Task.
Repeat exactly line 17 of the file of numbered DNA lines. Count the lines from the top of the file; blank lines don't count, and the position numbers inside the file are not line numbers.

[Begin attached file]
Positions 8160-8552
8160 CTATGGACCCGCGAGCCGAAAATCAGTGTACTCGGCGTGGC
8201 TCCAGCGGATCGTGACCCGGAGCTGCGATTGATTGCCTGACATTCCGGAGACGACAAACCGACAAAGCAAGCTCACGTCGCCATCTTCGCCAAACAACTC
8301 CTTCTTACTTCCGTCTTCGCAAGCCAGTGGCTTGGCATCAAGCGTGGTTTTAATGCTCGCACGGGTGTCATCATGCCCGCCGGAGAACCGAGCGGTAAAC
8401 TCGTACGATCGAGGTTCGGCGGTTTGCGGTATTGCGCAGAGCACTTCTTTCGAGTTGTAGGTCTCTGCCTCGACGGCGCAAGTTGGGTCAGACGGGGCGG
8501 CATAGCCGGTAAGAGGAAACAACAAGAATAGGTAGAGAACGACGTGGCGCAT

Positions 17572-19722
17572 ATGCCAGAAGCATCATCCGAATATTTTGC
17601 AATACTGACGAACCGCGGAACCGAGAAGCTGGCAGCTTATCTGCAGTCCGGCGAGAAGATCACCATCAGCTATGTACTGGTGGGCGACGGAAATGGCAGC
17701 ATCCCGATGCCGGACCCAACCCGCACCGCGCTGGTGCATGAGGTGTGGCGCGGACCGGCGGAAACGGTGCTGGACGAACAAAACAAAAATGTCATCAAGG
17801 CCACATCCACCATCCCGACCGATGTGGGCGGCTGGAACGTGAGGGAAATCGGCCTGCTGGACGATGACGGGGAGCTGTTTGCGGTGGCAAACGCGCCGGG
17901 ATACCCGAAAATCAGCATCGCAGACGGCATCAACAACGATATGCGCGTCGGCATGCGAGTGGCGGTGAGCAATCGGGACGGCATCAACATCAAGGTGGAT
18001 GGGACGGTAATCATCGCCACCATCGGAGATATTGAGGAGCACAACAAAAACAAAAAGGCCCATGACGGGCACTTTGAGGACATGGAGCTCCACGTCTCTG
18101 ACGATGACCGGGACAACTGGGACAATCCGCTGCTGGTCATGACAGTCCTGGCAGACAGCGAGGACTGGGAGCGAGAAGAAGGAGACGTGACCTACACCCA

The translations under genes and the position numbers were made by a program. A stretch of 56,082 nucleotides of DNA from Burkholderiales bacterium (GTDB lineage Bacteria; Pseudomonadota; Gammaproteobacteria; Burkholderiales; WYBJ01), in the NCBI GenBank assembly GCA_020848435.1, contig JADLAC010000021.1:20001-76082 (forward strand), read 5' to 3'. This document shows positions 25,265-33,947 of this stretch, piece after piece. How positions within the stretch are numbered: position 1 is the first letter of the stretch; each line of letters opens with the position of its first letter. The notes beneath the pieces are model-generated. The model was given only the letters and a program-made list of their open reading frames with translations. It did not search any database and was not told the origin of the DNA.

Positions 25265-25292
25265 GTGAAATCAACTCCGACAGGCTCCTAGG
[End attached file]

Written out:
25265 GTGAAATCAACTCCGACAGGCTCCTAGG